How Much Protein Do You Need?
Protein is essential to health, but as with most things in nutrition, there is no simple answer when it comes to how much protein you need. Depending on your age, health, activity level, and goals, protein requirements can vary widely from person to person. Although there is no perfect formula when it comes to protein intake, there are some factors that can help you better determine how much protein you actually need.
Functions & Benefits of Protein
Let’s start with the basics: everyone needs protein. Proteins are molecules found in food made up of amino acids which are the building blocks of life. Although most popular for muscle building, these amino acids have many different roles in the body including acting as enzymes, hormones, neurotransmitters, and antibodies. Protein also helps to replace “worn-out” cells, transport various substances throughout the body, and aid in growth and repair so without adequate protein intake, our bodies can’t function optimally.
How Much Protein Do You Need?
Most official nutrition organizations recommend a fairly modest protein intake. In the last year, Health Canada has removed the recommended daily value of protein suggesting that “most people get enough protein” and now suggests that people “chose a variety of protein foods” as part of a healthy diet. Unfortunately, the term “most people” is rather general and also suggests that not everyone is getting enough. Prior to this change, the recommended daily value for protein was 0.8 grams per kilogram (or 0.36 grams per pound) of body weight per day. Therefore, based on this formula, it would be recommended that a 150-pound person consume 54 grams of protein per day.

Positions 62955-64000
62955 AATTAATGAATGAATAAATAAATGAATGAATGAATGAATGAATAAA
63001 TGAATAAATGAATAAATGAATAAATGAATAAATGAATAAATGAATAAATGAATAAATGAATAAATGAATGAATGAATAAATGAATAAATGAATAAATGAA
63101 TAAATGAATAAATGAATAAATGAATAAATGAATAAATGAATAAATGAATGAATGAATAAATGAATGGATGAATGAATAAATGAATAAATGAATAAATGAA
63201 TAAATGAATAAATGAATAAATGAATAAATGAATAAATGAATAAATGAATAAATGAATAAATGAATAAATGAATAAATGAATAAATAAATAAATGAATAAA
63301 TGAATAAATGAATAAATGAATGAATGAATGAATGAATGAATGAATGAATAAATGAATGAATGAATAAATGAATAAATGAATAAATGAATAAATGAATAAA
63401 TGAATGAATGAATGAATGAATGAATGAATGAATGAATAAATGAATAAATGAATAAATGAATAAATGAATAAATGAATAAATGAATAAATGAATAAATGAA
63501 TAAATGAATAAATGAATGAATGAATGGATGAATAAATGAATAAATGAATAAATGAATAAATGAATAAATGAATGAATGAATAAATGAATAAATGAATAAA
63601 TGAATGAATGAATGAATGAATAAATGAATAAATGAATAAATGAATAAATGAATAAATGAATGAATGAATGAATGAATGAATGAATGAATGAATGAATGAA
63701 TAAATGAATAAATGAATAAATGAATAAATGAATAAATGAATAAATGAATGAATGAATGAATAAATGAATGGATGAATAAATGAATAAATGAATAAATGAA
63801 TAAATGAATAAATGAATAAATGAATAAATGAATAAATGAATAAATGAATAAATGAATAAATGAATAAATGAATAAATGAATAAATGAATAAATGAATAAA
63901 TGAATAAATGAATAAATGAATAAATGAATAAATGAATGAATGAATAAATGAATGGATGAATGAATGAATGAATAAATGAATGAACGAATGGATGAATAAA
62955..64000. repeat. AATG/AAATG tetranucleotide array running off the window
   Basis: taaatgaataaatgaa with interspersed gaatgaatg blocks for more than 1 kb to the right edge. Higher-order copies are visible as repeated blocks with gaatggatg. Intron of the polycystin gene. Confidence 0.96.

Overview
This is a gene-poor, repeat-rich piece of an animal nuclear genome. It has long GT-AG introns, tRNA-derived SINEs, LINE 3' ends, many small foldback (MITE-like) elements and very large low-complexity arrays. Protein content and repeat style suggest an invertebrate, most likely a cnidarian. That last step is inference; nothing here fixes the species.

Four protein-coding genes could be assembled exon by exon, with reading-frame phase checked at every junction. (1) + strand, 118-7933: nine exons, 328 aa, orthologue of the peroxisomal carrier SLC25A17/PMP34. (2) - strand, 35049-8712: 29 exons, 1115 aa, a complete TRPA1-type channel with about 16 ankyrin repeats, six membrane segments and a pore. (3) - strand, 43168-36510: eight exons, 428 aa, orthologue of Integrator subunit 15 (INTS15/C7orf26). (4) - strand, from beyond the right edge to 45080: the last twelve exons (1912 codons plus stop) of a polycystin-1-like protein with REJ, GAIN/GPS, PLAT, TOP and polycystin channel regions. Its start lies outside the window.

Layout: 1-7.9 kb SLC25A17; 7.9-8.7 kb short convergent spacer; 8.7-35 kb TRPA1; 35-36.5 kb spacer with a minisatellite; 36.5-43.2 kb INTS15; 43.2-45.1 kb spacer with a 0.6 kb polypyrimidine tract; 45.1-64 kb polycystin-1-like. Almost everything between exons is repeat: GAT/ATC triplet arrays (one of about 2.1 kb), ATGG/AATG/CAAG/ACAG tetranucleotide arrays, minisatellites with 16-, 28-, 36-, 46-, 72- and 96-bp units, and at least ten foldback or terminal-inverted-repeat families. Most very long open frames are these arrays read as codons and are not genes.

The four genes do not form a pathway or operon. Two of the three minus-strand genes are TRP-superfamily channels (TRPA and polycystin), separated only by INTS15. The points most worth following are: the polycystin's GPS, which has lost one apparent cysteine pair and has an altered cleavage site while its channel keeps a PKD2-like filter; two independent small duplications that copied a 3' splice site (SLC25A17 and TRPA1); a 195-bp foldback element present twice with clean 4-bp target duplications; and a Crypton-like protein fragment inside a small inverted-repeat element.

As a general rule, this formula is a great place to start. With a few simple calculations, you can quickly determine if you are in the right ballpark of protein intake, and although some people will certainly be consuming enough protein, others may discover they are falling short. For instance, someone eating a standard Canadian diet of a bagel for breakfast, a sandwich for lunch and a bowl of pasta for dinner will not meet this recommended number. It is also important to keep in mind that this recommendation is only the amount to avoid protein deficiency or malnutrition, it does not necessarily reflect an ideal intake. Depending on the specific individual and their goals, there are certain situations where it is advantageous to increase protein intake, at least temporarily.
Who Can Benefit from More Protein?
Athletes or Individuals who Train Hard
Protein is most well known for its ability to help build muscle and, with good reason, it is essential for it. People who are very active and/or trying to build or maintain muscle mass may, therefore, require more protein. Depending on the sport or activity, the American College of Sports Medicine, the Academy of Nutrition and Dietetics, and the Dietitians of Canada recommend 1.2 to 2 grams of protein per kilogram of body weight to help optimize recovery from training and maintain optimal body composition and athletic performance.
Individuals Trying to Lose Weight